Privatised Health Care
Why should the father of a healthy family,
who live a healthy lifestyle be FORCED
to pay for other peoples' medical costs?
Even forced to pay for
those that live unhealthy and dangerous
In Defense of a Free Market in Health Care
by Robert D. Helmholdt, April 16, 2004
None of the so-called health-care reforms expressed in a plethora of political speeches will work, because all government reforms in this area are simply tinkering at the edges of a terminally ill and fatally flawed program. It’s just political preening in a quest for votes, popularity, and power. The last thing we need is more Washington, D.C.-style social science designed to improve health care!
For example, how will any political cure prescribing more of the same poison of government reform work as an antidote for the current poison produced by prior government reforms? Such a prescription reflects the maxim that every act of political intervention makes matters worse and invites ever more radical intervention. And are the enlightened reformers calling for new reforms the same politicians and bureaucrats who have given us monumental waste, extravagance, staggering debts, unbalanced budgets, and mismanaged Medicare and Medicaid programs?
Why are health-care costs out of control? Because for decades an overwhelming paternalistic government nanny has been force-feeding Americans with entitlements, which are goods or services received by Mr. Jones, for which not he, but rather the government, pays. The money used is “free” money — money that is neither earned nor saved by Mr. Jones but is spent in his behalf. Simply put, “free” money is money that the government takes from someone to be spent as it sees fit on someone else. The inflationary spiral in health care is caused specifically by this “free” money. Demand soars when patients are no longer required to balance the benefits of care against the costs.
Moreover, because payments are made to providers rather than to patients, millions of consumers are immune to price considerations.
When a health service is transformed into a government service, add the cost of all the bureaucratic machinery required to run it — all the bureaucrats with their salaries, pensions, annual leaves, sick leaves, and Civil Service–protection making it impossible to fire incompetents — and it gets to be a very high–cost operation. Not surprisingly, it all ends up with lower-quality care at a much higher cost!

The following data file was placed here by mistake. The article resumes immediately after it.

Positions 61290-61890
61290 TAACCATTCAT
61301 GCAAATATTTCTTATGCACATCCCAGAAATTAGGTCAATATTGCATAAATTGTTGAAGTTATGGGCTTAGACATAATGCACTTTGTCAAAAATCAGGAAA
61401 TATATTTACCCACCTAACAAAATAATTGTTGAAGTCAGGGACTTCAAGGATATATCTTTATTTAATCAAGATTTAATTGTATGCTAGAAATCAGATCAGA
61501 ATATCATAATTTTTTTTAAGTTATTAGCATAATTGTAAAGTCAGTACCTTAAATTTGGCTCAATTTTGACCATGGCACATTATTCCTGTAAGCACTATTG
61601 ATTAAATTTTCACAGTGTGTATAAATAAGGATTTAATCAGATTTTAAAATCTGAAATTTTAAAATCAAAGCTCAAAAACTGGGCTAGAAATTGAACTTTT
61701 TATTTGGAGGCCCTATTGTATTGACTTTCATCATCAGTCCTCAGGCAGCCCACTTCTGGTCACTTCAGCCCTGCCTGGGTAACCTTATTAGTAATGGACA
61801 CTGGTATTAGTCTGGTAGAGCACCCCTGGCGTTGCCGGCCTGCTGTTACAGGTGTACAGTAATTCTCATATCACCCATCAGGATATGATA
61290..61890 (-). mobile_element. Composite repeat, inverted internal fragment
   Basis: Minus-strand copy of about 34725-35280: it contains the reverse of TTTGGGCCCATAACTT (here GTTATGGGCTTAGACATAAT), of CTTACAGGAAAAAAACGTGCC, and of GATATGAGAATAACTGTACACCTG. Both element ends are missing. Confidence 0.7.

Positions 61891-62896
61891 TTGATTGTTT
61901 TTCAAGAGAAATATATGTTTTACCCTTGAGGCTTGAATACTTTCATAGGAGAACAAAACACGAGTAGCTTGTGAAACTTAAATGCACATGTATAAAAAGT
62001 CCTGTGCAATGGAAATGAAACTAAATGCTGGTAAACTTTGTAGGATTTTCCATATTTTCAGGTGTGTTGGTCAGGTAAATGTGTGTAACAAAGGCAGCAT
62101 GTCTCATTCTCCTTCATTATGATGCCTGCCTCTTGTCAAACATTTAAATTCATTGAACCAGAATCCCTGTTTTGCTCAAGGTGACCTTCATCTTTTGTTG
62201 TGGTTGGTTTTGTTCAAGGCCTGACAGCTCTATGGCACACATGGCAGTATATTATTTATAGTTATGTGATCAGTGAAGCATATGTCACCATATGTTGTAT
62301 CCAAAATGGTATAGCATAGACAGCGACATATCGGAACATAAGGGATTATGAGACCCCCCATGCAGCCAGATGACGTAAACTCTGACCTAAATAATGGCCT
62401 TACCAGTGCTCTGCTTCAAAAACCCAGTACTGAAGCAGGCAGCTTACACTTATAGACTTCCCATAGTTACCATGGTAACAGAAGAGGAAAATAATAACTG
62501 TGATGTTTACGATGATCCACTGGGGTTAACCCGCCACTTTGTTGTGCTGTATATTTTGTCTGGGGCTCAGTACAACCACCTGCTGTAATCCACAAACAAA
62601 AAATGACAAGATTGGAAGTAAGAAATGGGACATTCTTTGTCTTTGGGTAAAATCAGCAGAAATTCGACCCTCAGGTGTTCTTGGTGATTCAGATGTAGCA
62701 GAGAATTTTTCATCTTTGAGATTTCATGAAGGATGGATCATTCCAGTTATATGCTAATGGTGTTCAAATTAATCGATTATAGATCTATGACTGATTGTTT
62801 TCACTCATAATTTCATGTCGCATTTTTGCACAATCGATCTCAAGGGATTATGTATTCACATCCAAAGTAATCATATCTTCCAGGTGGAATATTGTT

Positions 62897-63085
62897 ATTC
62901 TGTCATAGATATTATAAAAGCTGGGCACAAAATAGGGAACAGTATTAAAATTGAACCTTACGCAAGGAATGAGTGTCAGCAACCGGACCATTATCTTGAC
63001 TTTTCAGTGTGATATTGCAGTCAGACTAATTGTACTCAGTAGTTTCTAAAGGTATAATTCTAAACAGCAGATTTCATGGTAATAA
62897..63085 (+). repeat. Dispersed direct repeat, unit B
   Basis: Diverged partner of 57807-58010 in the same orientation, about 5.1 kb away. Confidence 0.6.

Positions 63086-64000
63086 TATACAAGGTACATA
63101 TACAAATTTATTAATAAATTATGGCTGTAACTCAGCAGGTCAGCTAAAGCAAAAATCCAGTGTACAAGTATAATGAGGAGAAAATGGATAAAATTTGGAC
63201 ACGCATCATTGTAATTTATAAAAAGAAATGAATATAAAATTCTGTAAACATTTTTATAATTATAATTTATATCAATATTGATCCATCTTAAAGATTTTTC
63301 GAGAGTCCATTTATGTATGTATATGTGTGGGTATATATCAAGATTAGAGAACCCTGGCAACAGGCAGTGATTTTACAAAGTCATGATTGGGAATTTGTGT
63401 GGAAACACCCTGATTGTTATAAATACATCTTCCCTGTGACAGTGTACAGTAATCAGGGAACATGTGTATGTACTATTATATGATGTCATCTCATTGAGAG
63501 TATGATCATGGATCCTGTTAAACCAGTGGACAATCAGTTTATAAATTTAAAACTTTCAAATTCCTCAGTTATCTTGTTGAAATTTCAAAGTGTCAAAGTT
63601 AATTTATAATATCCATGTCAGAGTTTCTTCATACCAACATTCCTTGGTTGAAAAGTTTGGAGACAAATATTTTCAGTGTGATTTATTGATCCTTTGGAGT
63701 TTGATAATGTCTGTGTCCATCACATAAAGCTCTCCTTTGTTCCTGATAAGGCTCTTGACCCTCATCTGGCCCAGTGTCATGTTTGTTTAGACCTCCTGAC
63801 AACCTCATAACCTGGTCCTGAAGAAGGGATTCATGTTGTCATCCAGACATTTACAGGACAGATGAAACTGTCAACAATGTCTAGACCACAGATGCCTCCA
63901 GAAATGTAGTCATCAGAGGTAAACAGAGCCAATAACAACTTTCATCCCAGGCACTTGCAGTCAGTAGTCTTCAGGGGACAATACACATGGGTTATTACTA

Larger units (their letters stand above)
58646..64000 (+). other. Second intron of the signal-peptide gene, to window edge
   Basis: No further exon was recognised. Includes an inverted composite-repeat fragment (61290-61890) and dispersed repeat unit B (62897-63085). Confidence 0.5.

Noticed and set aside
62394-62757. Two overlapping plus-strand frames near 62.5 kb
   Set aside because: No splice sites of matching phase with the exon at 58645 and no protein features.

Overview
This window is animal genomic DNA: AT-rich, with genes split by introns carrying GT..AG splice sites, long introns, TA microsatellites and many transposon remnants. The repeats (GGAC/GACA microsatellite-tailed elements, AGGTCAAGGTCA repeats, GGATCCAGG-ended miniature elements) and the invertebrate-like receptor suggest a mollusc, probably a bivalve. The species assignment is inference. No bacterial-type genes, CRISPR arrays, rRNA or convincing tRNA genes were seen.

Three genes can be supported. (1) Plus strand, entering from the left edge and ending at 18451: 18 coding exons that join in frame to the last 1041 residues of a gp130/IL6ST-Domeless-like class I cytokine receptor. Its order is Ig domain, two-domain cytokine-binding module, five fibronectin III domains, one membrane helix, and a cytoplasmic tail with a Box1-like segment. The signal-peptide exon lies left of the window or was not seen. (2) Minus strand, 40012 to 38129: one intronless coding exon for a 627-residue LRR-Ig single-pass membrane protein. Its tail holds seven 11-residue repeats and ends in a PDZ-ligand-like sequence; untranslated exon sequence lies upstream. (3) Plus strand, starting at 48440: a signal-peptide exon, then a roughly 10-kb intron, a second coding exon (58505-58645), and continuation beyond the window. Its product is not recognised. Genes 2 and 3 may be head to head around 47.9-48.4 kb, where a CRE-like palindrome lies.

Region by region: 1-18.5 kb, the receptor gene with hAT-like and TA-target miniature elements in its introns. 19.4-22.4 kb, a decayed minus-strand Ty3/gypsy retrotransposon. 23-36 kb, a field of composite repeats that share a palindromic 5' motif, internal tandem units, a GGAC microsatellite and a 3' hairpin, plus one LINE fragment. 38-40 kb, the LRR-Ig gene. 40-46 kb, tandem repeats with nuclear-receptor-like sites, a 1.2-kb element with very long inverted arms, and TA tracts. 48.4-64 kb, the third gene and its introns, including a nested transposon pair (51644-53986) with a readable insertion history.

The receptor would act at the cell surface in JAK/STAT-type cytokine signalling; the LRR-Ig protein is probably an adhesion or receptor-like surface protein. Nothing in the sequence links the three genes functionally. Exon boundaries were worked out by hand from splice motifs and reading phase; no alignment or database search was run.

Furthermore, the introduction of the government or any other third party into the trade has a tendency to lead to the degeneration of the morality of both doctor and patient. One might even conclude from observation that personal morality declines as public responsibility increases — thus all of the out-of-control fraudulence associated with government-provided health care!
In addition, rising costs are exacerbated by the threat of malpractice from sue-syndrome patients nurtured by a few unscrupulous attorneys fostering the psychology of entitlement.
Superimposed on all this mess is the pervasive unhealthy belief in our society that one may by right get something for nothing. But it makes no more sense to claim a right to health than to claim a right to wisdom or courage. However, in an age when people are clamorous about “rights” without responsibility, they don’t want to be told that health is primarily their duty and responsibility. They always forget that one person’s government care is another person’s shackles in taxes!
It also makes no more sense for one’s employer to own an employee’s health insurance than for it to own his home insurance or auto insurance. The only reason for this practice is the discriminatory provision of federal tax law giving tax deductibility to company-owned health insurance, but denying tax deductibility to individually owned health insurance. This tax-deductible feature is a powerful incentive to perpetuating a system that is basically wrong and grievously unfair!